Whats the Most Energy-Efficient AC Setting?

You shouldn’t have to give up comfort or drain your wallet to keep your residence at the right temperature during hot days.

But what is the best temp, exactly? We go over ideas from energy professionals so you can find the best setting for your loved ones.

Here’s what we advise for the most energy-efficient setting for air conditioning in Litchfield Park.

Recommended Thermostat Settings for Summer

Most people find setting the thermostat at 72-73 degrees provides ideal comfort. However, if there’s a huge difference between your interior and outdoor warmth, your utility expenses will be greater.

This is our advice based on the U.S. Department of Energy (DOE) and ENERGY STAR®.

While at home: 78 degrees. While that appears too high, there are approaches you can keep your home refreshing without having the air conditioner on frequently.

Keeping windows and blinds shut during the day keeps cold air where it belongs—within your home. Some window treatments, like honeycomb shades or plantation shutters, are designed to provide more insulation and better energy efficiency.

If you have ceiling fans in your house, the DOE says you can increase thermostat temperatures about 4 degrees higher without compromising comfort. That’s since they freshen through a windchill effect. Since they cool people, not rooms, turn them off when you leave a room.

If 78 degrees still appears too warm at first glance, try doing a trial for approximately a week. Begin by raising your setting to 78 degrees while you’re at your house. Then, progressively decrease it while following the ideas above. You may be surprised at how cool you feel at a higher temperature setting.

While away: 88 degrees. There’s no need to keep the air conditioning working all day while your home is vacant. Moving the temperature 7¬¬–10 degrees warmer can save you anywhere from 5–15% on your AC expenses, according to the DOE.

When you come home, don’t be tempted to set your thermostat below 78 to cool your home faster. This isn’t effective and usually results in a more expensive AC cost.

A programmable thermostat is a good way to keep your temperature in check, but you have to set programs. If you don’t use programs, you might forget to raise the set temperature when you leave.

If you want a handy resolution, think about getting a smart thermostat. This thermostat links with your phone, so it realizes when you’re at your house and when you’re gone. Then it automatically modifies temperature settings for the best savings. How much exactly? An estimated $180 yearly on heating and cooling, according to ENERGY STAR.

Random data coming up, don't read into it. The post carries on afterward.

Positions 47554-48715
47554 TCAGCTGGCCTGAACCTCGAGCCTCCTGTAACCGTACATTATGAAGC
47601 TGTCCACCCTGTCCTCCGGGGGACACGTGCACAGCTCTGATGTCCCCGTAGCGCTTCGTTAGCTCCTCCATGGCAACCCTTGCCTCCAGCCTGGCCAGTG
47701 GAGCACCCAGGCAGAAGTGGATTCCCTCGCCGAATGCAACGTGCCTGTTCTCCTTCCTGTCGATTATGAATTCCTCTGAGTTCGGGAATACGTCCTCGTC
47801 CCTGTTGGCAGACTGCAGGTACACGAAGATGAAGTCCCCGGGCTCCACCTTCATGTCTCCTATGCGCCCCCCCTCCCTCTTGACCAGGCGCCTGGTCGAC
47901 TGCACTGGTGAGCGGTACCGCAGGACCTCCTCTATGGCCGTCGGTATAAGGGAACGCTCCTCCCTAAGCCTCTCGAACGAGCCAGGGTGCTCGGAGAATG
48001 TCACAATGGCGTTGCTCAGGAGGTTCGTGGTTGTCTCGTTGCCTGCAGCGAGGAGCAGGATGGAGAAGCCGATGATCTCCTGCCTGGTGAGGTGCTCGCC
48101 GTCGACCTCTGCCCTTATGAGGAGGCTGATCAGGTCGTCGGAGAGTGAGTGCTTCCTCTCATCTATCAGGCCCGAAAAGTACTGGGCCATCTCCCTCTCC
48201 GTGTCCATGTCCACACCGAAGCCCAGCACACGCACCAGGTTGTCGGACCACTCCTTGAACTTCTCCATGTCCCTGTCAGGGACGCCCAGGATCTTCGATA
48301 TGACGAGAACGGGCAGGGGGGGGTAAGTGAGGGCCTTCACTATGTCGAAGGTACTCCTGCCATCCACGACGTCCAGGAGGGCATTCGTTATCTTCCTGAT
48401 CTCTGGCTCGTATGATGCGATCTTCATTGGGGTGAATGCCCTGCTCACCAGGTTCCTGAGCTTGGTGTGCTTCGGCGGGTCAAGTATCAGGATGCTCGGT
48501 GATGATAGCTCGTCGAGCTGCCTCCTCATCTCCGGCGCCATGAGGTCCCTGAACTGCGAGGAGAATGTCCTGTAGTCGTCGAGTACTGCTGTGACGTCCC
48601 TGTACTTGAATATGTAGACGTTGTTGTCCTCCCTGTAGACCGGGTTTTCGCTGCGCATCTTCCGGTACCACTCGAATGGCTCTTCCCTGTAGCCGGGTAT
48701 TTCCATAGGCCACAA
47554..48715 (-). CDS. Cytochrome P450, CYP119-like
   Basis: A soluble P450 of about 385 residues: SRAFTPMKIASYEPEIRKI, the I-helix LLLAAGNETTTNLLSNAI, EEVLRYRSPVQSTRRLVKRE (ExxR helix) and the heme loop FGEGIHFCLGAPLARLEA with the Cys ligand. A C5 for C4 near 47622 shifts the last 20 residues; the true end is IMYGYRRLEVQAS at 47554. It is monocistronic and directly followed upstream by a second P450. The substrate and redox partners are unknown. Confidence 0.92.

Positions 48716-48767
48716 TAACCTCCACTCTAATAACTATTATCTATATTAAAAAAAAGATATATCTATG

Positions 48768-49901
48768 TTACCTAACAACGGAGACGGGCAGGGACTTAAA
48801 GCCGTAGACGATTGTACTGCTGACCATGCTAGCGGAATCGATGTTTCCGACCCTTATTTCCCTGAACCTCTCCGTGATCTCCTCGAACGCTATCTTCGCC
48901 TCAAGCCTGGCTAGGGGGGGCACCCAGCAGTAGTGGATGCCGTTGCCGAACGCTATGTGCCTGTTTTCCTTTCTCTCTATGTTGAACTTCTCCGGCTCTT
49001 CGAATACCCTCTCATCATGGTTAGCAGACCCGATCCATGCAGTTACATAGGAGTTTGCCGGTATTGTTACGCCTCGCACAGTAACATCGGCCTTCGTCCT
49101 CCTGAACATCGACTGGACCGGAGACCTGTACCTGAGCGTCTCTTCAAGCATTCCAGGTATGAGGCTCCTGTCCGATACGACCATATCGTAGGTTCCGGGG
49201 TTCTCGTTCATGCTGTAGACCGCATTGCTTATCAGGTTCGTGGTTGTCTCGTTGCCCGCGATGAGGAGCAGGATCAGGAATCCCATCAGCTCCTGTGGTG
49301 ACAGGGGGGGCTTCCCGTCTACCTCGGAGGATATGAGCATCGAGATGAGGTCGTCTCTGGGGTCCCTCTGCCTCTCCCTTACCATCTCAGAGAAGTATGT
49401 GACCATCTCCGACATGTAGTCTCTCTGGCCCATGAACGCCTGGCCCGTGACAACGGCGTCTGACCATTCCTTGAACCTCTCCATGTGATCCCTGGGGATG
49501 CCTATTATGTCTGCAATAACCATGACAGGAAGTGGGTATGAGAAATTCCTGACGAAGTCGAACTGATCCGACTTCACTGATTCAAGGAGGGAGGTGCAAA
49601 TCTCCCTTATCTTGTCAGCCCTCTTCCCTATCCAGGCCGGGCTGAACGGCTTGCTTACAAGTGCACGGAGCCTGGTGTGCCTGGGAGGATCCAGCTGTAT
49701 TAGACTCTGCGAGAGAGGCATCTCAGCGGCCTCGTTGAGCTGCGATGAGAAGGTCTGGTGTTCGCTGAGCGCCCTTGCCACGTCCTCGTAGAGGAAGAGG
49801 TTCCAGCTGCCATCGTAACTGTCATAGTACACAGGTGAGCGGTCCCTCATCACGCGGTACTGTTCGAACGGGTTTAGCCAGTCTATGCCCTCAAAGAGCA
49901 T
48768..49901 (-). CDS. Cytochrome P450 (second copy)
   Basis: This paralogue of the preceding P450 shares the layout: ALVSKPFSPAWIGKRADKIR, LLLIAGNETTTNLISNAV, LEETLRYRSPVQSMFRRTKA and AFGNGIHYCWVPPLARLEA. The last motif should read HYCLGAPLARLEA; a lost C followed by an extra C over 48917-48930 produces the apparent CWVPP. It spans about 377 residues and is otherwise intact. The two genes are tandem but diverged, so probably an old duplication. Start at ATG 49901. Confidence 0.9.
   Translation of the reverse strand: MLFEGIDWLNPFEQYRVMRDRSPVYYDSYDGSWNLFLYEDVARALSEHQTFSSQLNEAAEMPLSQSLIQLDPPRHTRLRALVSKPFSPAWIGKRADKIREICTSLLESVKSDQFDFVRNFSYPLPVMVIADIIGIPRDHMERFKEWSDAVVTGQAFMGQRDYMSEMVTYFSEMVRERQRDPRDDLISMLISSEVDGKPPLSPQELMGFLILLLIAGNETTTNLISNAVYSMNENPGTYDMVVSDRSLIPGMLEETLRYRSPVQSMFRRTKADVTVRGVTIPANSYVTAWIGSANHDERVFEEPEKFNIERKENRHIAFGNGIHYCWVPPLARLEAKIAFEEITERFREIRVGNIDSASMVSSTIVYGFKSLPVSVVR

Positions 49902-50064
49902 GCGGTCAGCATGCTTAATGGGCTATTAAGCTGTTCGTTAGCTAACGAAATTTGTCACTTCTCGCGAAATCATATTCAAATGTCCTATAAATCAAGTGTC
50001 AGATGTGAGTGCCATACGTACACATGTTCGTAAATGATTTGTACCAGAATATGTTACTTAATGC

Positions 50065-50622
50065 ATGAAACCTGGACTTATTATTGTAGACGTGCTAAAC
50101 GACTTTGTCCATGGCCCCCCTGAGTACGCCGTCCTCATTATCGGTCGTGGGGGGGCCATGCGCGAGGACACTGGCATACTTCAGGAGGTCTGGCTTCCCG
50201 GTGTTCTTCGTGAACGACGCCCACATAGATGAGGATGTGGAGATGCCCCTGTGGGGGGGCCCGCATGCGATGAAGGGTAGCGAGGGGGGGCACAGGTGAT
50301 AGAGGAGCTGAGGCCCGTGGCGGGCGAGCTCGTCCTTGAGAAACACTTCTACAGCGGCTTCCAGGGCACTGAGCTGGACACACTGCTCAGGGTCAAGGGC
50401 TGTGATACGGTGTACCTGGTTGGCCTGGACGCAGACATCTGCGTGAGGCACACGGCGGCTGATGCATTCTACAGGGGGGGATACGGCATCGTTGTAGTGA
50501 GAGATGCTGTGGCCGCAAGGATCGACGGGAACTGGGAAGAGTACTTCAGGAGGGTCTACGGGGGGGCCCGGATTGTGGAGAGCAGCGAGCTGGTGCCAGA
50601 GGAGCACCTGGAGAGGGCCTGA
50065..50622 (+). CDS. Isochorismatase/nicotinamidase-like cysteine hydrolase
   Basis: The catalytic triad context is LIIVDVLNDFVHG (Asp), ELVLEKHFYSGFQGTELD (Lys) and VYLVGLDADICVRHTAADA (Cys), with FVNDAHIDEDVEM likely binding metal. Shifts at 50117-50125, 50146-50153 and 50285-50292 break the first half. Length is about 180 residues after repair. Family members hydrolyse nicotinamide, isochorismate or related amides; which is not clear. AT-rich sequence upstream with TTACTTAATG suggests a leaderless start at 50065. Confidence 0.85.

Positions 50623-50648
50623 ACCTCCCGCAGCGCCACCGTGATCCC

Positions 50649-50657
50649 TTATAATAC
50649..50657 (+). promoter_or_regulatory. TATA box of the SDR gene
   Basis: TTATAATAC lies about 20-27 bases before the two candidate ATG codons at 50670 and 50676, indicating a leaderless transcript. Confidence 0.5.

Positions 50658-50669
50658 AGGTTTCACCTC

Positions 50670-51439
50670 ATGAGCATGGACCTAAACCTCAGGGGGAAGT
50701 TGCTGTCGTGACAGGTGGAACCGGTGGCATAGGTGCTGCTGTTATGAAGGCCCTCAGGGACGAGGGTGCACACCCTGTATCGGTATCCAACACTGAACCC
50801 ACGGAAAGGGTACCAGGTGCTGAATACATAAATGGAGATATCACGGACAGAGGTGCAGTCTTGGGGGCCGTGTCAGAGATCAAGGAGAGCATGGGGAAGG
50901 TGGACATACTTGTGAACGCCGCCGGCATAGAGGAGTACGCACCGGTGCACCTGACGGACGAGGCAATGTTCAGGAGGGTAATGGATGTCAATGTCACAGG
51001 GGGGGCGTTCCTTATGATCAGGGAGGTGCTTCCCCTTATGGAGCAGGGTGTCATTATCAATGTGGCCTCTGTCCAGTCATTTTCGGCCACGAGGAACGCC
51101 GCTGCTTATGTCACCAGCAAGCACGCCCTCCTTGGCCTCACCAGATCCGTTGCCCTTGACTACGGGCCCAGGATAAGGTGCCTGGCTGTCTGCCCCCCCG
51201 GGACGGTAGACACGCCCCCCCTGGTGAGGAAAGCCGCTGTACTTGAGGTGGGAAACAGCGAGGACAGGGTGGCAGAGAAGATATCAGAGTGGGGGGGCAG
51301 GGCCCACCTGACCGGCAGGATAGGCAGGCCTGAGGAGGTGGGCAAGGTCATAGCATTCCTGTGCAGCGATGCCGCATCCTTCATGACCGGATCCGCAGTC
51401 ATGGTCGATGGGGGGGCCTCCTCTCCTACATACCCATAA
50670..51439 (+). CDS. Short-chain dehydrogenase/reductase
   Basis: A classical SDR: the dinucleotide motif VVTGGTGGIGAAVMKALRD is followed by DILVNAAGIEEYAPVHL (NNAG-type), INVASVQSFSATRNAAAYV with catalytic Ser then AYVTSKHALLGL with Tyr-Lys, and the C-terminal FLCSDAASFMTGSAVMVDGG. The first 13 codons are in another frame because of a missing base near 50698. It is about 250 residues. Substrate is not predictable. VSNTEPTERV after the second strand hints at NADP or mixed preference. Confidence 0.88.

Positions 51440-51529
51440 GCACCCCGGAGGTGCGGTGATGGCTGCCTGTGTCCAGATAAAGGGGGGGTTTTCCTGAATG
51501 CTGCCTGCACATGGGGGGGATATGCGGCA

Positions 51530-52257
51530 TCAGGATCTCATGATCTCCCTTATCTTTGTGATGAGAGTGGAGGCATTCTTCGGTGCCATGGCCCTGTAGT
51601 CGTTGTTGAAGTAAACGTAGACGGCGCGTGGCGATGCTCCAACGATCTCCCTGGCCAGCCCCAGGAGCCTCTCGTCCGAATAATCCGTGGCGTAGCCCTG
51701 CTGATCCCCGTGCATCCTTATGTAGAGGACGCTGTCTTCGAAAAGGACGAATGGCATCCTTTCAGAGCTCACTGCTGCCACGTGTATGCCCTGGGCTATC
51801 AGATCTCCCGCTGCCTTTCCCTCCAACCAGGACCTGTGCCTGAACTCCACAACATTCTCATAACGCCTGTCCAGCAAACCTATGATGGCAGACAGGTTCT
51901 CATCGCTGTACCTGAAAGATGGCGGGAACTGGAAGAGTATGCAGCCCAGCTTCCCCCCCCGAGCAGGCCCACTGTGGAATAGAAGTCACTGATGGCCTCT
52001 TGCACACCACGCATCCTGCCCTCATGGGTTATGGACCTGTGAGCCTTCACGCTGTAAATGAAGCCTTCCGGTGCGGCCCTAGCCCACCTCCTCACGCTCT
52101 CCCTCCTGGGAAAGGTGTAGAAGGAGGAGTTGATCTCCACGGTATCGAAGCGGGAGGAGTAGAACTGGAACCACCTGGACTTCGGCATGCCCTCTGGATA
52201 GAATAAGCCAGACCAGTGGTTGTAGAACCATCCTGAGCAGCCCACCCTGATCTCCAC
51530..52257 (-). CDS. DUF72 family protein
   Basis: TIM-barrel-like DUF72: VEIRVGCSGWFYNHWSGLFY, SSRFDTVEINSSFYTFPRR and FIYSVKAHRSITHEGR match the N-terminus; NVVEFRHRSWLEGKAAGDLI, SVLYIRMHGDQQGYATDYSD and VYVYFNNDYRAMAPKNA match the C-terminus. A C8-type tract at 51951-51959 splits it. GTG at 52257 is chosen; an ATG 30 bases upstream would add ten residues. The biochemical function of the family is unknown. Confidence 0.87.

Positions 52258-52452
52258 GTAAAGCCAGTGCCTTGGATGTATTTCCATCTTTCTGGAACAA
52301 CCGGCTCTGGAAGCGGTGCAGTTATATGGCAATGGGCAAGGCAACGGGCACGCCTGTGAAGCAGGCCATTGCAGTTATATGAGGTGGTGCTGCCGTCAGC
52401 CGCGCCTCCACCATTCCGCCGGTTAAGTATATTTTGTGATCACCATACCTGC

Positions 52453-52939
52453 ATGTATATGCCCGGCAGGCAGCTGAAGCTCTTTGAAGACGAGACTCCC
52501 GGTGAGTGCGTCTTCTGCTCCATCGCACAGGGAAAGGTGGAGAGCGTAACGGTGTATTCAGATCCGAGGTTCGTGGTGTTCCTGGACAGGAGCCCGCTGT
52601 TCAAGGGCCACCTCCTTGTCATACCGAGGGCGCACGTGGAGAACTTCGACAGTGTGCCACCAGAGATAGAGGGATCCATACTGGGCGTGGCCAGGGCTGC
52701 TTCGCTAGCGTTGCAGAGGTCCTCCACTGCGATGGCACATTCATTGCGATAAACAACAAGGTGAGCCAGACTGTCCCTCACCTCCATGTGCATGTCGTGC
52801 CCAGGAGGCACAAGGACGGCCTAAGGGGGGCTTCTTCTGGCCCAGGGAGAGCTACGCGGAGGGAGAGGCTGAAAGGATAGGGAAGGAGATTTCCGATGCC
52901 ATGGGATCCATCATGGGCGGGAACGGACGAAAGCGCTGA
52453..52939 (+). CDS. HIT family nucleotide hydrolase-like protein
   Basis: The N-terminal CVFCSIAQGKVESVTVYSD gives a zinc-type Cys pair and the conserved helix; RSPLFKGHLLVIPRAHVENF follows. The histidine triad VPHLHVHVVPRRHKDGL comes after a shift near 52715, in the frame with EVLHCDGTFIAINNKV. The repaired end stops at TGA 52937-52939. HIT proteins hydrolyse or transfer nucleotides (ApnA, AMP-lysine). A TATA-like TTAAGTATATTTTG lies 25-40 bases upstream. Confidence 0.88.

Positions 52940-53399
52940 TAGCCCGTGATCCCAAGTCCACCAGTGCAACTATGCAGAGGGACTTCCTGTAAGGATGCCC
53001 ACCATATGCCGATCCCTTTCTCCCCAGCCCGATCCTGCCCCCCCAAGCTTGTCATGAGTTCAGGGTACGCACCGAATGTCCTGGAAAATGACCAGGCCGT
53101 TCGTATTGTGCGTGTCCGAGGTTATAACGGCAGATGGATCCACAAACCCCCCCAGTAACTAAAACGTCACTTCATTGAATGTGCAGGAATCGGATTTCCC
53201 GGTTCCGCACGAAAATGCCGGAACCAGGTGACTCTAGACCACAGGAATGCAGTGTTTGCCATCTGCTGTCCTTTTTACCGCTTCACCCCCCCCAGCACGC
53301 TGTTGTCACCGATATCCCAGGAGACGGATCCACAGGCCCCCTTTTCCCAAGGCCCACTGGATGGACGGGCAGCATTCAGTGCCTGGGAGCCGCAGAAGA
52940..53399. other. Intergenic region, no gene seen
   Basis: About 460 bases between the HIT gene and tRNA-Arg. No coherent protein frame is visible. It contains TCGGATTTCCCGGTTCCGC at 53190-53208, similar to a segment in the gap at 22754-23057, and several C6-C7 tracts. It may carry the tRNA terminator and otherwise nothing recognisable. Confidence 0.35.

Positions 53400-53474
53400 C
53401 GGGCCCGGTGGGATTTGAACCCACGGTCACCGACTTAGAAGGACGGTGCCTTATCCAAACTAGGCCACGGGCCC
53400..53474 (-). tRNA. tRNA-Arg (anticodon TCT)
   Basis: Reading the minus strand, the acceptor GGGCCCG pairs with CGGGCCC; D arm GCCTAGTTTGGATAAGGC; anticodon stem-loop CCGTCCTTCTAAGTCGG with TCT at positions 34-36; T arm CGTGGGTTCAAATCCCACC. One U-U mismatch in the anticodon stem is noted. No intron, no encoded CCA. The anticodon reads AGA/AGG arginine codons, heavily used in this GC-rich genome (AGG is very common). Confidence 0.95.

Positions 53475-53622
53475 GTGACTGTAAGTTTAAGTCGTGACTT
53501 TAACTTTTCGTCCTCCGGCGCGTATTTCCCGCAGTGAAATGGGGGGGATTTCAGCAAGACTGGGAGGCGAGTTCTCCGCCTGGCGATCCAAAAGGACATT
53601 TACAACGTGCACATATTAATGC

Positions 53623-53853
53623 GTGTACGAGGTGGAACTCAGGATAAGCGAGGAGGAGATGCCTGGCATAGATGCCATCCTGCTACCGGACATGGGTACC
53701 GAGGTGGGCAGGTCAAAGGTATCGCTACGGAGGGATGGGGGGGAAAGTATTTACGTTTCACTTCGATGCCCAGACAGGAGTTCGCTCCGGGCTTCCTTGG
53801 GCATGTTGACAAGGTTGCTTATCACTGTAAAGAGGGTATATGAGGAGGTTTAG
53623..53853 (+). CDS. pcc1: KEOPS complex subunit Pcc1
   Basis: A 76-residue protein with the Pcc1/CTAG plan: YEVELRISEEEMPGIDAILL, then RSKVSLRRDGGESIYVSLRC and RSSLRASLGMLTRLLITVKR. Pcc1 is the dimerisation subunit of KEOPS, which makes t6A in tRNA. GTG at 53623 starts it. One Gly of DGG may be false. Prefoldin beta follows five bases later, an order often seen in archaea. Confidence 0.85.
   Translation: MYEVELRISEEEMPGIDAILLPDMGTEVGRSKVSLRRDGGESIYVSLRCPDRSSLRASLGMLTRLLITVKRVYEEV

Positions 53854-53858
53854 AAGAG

Another plus of installing a smart thermostat? You can use your phone to keep an eye on and change temperature settings from just about anywhere.

While sleeping: Around 70 degrees. While ENERGY STAR recommends 82 degrees, that might be too uncomfortable for the majority of families. Many people sleep better when their sleeping area is cold, so that’s why the National Sleep Foundation suggests 60–67 degrees. But that may be too cool, based on your pajama and blanket preference.

We advise using an equivalent test over a week, setting your thermostat higher and progressively lowering it to determine the best setting for your residence. On pleasant nights, you might learn keeping windows open at night and relying on a ceiling fan is a better solution than using the air conditioning.

More Ways to Use Less Energy During Warm Weather

There are other methods you can conserve money on cooling bills throughout warm weather.

  1. Get an energy-efficient AC system. Central air conditioners only last about 12–15 years and lose efficiency as they become older. A new air conditioner can keep your house comfier while keeping AC
  2. costs low.
  3. Set regular air conditioning service. Routine air conditioner maintenance keeps your unit working smoothly and might help it work at greater efficiency. It may also help prolong its life expectancy, since it helps techs to uncover small issues before they create a big meltdown.
  4. Replace air filters regularly. Follow manufacturer instructions for switching your air filter. A dirty filter can cause your system to short cycle, or turn on and off too much, and raise your energy
  5. bills.
  6. Inspect attic insulation levels. Almost 90% of homes in the U.S. don’t have proper insulation, according to the Insulation Institute. Many southern climates need 13–14” of attic insulation, while northern climates require 16–18”.
  7. Have your ductwork examined. Ductwork that has separated over time can seep conditioned air into your attic, walls or crawl space. This can result in huge comfort troubles in your residence, like hot and cold spots.
  8. Seal openings, doors and windows. Keep muggy air where it belongs by sealing openings. You can also caulk or weather strip doors to trap more conditioned air within your home.

Conserve More Energy During Warm Weather with Cooler Tymes LLC

If you want to conserve more energy during warm weather, our Cooler Tymes LLC professionals can assist you. Get in touch with us at 623-208-6444 or contact us online for additional info about our energy-efficient cooling solutions.

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